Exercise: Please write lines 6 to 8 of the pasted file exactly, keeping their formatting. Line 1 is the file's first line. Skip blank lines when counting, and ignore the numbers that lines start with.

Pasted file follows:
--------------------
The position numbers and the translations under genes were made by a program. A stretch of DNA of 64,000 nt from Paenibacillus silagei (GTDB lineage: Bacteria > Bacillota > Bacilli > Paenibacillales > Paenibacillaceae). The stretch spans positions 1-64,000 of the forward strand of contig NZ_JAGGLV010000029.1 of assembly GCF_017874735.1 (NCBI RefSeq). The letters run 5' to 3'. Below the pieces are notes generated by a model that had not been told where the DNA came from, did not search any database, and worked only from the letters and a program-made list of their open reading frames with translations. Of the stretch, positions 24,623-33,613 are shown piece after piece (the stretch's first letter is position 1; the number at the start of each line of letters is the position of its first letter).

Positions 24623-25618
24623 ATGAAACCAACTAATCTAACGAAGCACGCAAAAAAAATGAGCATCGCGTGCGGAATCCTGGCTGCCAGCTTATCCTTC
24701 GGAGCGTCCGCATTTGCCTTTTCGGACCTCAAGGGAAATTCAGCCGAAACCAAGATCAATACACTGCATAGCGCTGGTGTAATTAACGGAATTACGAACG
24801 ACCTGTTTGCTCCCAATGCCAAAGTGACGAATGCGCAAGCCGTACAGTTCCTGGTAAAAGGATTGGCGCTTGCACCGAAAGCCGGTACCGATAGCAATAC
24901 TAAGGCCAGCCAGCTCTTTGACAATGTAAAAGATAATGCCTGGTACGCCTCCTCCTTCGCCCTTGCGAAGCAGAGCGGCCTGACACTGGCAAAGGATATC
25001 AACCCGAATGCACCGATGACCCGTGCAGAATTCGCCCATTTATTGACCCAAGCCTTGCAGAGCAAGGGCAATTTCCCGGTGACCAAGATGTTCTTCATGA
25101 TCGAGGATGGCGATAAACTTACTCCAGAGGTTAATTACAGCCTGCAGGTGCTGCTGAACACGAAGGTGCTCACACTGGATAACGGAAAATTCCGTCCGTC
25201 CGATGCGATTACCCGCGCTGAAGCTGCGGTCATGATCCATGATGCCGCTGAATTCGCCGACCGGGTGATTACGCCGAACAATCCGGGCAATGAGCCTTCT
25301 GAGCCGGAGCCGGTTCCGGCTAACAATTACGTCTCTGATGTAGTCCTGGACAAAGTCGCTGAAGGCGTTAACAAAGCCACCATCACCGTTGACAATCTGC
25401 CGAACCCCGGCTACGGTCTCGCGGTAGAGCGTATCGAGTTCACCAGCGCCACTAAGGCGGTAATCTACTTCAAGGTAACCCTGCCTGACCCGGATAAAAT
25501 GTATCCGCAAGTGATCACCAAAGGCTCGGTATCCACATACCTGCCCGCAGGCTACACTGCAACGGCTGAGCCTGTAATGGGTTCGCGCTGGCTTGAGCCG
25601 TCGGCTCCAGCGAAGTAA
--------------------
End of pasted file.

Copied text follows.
24901 TAAGGCCAGCCAGCTCTTTGACAATGTAAAAGATAATGCCTGGTACGCCTCCTCCTTCGCCCTTGCGAAGCAGAGCGGCCTGACACTGGCAAAGGATATC
25001 AACCCGAATGCACCGATGACCCGTGCAGAATTCGCCCATTTATTGACCCAAGCCTTGCAGAGCAAGGGCAATTTCCCGGTGACCAAGATGTTCTTCATGA
25101 TCGAGGATGGCGATAAACTTACTCCAGAGGTTAATTACAGCCTGCAGGTGCTGCTGAACACGAAGGTGCTCACACTGGATAACGGAAAATTCCGTCCGTC